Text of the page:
Recently, I had a very moving encounter with a patient with acute respiratory distress secondary to COPD exacerbation. My intern (let’s call her Patricia), had just told me James’ history (not his real name), physical exams, labs, imaging, and assessment and plan. James was an otherwise healthy man in his sixties who was on 2 liters of home oxygen and still smoked over a pack a day. Patricia was surprised that James had no other past medical history except for COPD. 

“If only he didn’t smoke”, she thought out loud, “he might not be on home oxygen and might not need to be in the hospital now.”

As Patricia spoke, I reflected on the countless patients like James that I have seen addicted to something that was literally sucking the life out of them. In my early years learning to love and care for patients, I was very naive. I used to look at patients and tell them to just stop smoking or stop drinking alcohol. I used to speak–often condescendingly–as if quitting a destructive habit was as easy as snapping one’s fingers. I used to think that patients continued to do those destructive behaviors because they wanted to; because they hadn’t made a decision to stop hurting themselves.

As I grew, I realized that no one, not even me, desired more than these patients did to quit their bad habits. Many of these people wanted nothing more in life than to quit their addictions. They realized that their bad habits were shortening their lives and taking them away from their loved ones and the beautiful things in life, yet, they just didn’t know how to quit. They felt powerless and almost enslaved to their addition.

James, obviously, was another example of a person enslaved to their bad habit. He was on home oxygen and was advised not to smoke because it could cause an explosion that might injure or even kill him, yet he risked his life to smoke.

As Patricia and I walked toward his room, my heart was full of empathy and love for him. I knew that James must have wrestled with quitting smoking thousands of times and failed. I knew that he felt terrible and guilty about his addiction to tobacco. Instead of giving him the usual spill that doctors give by citing the surgeon general, telling him to stop smoking, and explaining to him how smoking was killing him, I lay my hand on his shoulder and with a heart heavy with love, I told him, “James, I know you can quit smoking.” He looked at me intently, in disbelieve, as if to say, “I can’t”. I repeated myself, “I know it’s difficult, but you can do it.” I proceeded to tell him that I know that many people have probably made him feel that quitting is very easy, but I know it’s not. It’s very difficult. The only thing, though, is that I believe he can do it. It’s tough, but he is tougher on the inside. I could see in his eyes that he was getting emotional. He told me the numerous things and times he has tried and failed to quit smoking. I listened to him with empathy. Then explained to him many other medications and resources that are available for him to quit smoking that he hasn’t explored and encouraged him to talk to his primary care doctor after discharge. You are a very young man with a future in front of you. You’ll probably see significant improvement in your COPD if you stopped smoking and will probably live a longer and healthier live. I painted a vision of a brighter tomorrow for him. All the while, I would interject my communication with, “It’s difficult but, you can do it”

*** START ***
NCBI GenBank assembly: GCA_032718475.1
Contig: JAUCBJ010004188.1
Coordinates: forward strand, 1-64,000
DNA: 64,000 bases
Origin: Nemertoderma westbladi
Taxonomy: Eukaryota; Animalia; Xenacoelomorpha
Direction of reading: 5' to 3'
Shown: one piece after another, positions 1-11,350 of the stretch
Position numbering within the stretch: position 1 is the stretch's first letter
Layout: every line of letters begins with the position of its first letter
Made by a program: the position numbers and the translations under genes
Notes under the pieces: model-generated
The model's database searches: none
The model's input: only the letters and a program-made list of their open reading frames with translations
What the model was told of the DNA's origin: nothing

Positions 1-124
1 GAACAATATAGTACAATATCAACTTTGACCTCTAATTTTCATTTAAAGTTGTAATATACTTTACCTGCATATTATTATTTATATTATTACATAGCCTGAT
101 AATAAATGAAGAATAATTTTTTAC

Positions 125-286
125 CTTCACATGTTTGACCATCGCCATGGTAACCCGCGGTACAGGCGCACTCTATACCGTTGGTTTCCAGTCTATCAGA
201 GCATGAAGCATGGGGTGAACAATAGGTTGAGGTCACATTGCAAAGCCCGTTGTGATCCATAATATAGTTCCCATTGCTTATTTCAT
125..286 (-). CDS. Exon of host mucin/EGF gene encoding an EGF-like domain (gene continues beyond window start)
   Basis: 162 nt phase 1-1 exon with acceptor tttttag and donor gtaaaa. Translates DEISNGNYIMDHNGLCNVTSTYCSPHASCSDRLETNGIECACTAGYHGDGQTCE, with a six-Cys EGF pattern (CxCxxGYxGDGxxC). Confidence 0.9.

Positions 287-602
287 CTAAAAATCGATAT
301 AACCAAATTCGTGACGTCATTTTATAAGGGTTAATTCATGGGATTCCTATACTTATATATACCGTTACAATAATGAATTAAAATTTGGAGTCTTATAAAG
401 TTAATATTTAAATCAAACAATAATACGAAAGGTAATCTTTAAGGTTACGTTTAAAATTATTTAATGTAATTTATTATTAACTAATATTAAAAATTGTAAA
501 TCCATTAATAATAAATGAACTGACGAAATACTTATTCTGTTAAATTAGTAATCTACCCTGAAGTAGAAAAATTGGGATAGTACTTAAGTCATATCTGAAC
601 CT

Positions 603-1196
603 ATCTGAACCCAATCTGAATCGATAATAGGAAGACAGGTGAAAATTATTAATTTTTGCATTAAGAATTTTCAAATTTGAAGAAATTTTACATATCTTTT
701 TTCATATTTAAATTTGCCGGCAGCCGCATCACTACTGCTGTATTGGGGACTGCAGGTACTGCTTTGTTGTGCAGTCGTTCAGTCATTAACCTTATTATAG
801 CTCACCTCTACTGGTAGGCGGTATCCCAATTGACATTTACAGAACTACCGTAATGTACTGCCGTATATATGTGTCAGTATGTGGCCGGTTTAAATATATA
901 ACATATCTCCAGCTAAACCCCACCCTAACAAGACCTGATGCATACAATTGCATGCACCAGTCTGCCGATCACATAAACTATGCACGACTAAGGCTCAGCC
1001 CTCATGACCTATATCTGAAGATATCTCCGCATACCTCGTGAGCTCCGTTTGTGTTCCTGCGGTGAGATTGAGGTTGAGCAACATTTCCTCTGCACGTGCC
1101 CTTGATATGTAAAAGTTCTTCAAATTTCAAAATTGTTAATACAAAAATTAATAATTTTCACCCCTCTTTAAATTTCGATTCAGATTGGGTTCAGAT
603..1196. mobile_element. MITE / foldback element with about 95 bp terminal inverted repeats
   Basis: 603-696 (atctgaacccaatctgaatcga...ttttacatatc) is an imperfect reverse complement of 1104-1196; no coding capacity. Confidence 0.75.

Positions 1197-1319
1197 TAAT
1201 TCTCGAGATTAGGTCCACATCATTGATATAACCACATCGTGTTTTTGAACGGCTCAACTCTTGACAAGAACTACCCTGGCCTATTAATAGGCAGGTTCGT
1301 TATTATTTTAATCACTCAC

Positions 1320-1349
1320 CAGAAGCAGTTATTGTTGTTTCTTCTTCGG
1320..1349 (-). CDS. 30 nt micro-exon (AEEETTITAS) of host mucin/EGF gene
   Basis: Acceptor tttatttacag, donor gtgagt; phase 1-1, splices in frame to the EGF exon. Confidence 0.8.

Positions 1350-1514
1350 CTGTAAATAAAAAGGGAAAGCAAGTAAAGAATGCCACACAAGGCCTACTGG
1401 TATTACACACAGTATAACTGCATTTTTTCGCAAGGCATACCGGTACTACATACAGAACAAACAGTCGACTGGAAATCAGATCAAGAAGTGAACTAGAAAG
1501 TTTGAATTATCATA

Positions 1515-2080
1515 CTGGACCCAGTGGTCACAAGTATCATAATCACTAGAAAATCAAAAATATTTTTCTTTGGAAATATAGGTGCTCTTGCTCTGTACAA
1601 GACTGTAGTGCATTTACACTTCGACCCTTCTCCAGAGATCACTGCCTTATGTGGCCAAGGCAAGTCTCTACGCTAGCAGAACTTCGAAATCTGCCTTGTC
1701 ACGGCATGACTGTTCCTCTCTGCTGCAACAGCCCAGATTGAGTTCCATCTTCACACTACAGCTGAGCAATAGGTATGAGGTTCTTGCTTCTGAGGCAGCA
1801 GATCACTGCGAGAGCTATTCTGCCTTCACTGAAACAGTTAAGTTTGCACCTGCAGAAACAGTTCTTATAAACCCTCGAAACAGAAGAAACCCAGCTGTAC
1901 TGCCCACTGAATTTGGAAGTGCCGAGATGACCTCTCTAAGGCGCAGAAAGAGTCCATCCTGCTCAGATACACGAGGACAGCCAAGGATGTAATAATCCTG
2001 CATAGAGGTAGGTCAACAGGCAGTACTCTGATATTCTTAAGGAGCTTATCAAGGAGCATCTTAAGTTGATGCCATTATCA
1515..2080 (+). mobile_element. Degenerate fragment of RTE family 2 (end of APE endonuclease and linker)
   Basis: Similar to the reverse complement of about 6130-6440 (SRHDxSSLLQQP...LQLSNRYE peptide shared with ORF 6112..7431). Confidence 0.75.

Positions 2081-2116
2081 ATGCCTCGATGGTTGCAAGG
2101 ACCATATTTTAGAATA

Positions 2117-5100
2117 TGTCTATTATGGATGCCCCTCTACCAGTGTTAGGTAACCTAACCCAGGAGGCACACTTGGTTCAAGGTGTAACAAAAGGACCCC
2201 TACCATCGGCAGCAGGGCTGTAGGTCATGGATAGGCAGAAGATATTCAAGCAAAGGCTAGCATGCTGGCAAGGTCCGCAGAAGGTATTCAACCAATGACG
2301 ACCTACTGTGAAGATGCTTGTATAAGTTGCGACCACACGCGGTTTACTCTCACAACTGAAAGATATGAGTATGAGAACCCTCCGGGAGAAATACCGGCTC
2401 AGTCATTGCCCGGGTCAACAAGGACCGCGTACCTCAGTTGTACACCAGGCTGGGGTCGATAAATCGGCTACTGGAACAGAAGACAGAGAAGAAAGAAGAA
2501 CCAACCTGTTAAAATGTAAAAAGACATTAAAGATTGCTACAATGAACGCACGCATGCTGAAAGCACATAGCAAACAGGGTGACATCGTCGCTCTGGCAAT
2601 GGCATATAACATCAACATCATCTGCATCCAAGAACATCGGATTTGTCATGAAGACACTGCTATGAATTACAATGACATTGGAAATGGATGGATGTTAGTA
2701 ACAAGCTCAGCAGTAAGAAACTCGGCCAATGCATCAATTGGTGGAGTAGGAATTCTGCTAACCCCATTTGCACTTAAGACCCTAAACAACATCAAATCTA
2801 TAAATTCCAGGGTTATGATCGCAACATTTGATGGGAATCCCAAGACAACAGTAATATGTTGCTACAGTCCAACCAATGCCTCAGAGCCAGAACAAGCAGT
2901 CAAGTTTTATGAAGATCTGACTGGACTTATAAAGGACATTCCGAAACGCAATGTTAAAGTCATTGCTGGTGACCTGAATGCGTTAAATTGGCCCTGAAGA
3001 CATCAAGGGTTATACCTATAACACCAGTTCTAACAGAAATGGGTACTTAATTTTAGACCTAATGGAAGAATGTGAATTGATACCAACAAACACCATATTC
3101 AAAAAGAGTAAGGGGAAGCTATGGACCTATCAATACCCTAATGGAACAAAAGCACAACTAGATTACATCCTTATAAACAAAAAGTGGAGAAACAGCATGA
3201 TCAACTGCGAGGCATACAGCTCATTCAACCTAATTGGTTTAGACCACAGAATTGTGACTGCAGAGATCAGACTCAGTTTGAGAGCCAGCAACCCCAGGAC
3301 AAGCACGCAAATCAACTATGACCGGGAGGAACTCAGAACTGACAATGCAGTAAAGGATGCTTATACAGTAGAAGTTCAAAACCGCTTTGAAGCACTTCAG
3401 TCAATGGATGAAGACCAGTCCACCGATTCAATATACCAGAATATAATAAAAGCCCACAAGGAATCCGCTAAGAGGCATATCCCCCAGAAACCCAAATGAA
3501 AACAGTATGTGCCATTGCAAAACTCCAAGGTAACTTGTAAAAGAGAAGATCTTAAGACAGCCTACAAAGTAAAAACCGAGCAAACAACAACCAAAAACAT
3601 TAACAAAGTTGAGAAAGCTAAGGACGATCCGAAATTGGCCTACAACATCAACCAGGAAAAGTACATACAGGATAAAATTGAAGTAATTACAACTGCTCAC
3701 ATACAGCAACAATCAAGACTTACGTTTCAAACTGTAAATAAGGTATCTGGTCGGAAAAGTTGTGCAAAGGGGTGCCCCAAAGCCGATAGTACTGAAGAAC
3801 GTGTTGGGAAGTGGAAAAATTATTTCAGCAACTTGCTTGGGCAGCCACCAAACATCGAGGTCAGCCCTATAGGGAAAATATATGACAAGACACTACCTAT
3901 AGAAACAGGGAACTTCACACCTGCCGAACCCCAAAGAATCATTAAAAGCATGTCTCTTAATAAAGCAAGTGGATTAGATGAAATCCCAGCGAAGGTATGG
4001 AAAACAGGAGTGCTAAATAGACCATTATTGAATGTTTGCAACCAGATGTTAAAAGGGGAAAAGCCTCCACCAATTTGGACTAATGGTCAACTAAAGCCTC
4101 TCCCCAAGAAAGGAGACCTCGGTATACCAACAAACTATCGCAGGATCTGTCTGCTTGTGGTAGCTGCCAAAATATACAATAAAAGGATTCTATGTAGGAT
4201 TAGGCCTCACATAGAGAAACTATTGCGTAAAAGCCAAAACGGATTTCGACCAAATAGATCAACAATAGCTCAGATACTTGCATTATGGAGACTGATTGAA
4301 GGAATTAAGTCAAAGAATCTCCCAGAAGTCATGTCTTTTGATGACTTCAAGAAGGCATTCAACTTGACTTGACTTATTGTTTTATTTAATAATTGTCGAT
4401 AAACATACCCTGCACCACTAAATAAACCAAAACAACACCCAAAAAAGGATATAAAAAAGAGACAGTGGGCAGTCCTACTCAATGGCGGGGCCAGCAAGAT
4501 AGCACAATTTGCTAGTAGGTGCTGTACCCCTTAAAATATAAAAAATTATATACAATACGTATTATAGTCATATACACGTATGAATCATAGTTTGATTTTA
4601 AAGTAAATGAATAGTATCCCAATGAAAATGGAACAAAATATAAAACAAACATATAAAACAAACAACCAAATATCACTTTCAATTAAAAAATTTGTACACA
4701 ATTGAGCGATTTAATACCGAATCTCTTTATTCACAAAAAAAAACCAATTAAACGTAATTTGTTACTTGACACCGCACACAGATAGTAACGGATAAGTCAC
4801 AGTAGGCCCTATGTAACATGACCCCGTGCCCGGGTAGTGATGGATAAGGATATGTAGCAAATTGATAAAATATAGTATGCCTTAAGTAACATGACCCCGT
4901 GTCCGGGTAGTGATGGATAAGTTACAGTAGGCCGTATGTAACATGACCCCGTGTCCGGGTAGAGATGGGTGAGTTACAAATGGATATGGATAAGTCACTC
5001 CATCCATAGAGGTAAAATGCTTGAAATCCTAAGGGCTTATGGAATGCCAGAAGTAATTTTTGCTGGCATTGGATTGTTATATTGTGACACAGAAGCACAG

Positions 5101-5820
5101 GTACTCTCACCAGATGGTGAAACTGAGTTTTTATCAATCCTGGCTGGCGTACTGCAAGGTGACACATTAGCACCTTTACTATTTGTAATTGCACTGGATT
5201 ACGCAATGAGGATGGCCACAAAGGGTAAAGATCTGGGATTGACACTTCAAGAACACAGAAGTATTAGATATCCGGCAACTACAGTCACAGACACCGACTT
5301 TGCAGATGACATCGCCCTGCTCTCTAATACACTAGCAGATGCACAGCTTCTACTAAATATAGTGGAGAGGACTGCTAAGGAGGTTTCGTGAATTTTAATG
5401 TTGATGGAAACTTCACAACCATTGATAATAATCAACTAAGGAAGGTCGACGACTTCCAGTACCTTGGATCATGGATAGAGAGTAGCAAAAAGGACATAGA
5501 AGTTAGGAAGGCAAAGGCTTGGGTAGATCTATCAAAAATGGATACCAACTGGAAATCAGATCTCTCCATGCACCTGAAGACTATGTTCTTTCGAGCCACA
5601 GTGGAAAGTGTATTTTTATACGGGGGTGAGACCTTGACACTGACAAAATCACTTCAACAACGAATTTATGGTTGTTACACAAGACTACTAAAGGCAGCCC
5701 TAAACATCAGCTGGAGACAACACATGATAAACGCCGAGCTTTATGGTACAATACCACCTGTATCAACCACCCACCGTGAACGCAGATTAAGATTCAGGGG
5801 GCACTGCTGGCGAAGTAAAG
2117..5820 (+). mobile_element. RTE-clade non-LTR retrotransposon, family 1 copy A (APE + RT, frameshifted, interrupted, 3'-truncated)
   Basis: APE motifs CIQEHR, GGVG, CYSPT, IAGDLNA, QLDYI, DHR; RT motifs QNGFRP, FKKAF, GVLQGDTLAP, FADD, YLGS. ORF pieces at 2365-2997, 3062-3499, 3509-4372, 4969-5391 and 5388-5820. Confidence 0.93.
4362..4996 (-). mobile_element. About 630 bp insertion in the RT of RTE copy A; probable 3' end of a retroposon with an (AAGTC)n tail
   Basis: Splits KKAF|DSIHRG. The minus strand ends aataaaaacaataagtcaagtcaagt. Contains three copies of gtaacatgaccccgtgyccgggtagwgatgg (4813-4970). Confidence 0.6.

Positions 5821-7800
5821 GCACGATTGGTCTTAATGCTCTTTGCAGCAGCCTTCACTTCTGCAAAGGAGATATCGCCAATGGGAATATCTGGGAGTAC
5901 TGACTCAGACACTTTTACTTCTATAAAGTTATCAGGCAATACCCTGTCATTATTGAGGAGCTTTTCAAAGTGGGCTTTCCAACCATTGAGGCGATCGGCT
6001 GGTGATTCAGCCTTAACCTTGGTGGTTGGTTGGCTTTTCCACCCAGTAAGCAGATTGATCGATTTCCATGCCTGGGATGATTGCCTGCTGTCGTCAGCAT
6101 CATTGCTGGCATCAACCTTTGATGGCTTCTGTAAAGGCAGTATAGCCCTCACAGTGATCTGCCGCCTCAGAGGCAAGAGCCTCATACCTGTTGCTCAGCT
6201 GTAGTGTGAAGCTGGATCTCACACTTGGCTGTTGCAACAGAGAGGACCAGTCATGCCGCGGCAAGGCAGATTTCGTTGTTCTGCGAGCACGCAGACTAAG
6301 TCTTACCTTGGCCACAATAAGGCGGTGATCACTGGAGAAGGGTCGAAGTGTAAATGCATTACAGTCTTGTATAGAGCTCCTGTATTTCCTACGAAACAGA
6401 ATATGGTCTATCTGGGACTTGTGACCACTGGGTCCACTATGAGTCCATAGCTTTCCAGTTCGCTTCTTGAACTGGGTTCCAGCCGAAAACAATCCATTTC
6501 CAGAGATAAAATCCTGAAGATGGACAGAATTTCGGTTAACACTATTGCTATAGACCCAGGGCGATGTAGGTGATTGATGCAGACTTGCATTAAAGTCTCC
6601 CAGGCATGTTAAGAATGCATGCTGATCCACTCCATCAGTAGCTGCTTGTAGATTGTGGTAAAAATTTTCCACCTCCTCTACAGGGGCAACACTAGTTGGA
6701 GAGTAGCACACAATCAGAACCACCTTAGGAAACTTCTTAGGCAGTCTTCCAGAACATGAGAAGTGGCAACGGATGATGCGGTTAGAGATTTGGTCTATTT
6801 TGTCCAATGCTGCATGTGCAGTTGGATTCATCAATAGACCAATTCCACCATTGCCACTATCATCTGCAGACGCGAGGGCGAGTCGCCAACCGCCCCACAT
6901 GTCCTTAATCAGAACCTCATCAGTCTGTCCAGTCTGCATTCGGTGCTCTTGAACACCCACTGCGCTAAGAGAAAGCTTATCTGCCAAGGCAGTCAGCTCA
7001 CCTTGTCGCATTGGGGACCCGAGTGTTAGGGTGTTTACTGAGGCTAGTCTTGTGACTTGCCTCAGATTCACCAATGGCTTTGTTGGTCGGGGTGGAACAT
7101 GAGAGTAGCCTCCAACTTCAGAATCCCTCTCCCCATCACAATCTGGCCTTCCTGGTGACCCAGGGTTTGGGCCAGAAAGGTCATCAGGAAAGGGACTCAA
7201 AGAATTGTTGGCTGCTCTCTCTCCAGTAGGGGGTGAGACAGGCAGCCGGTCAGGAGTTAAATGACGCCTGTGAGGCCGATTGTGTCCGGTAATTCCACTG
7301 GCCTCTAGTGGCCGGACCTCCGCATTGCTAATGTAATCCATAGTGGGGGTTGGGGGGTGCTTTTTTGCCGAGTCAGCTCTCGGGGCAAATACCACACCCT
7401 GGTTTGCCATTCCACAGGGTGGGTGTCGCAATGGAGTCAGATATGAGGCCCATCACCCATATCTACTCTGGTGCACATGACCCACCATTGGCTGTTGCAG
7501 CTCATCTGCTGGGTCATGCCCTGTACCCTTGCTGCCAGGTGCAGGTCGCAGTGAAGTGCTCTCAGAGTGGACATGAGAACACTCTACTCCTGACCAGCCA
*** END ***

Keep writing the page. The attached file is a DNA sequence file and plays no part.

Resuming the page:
By the time I was done, James was starting and finishing my refrain. It went from a single voice saying, “It’s difficult, but you can do it” to two voices saying, “It’s difficult, but I can do it” because James took over and finished the sentence as I nodded in affirmation.

As I shook James’ hand, said my goodbyes to leave the room, I could see that faith had risen inside James. His belief in his ability to win this hard fight with tobacco had grown and I could see a giant.

It was a very spiritual moment, a moment where two souls connected and there was no feeling of judgment, condemnation, or skirting the lion in the room out of the fear of offending him. As Patricia and I left the room, there was a moment of silence, no one said a word to each other. I could tell she was taking in the moment.

This situation isn’t unique to medicine at all. We all live with family members, friends, classmates, and coworkers who are struggling with something. Most of the time, these people know their weakness and the consequences on themselves. They just don’t know how to fix it. Telling them to simply quit or reciting the consequences to them as though they didn’t know about them isn’t very helpful. Empathizing with them, believing in them, inspiring, empowering and supporting them to take steps towards transformation is the only way to help them.

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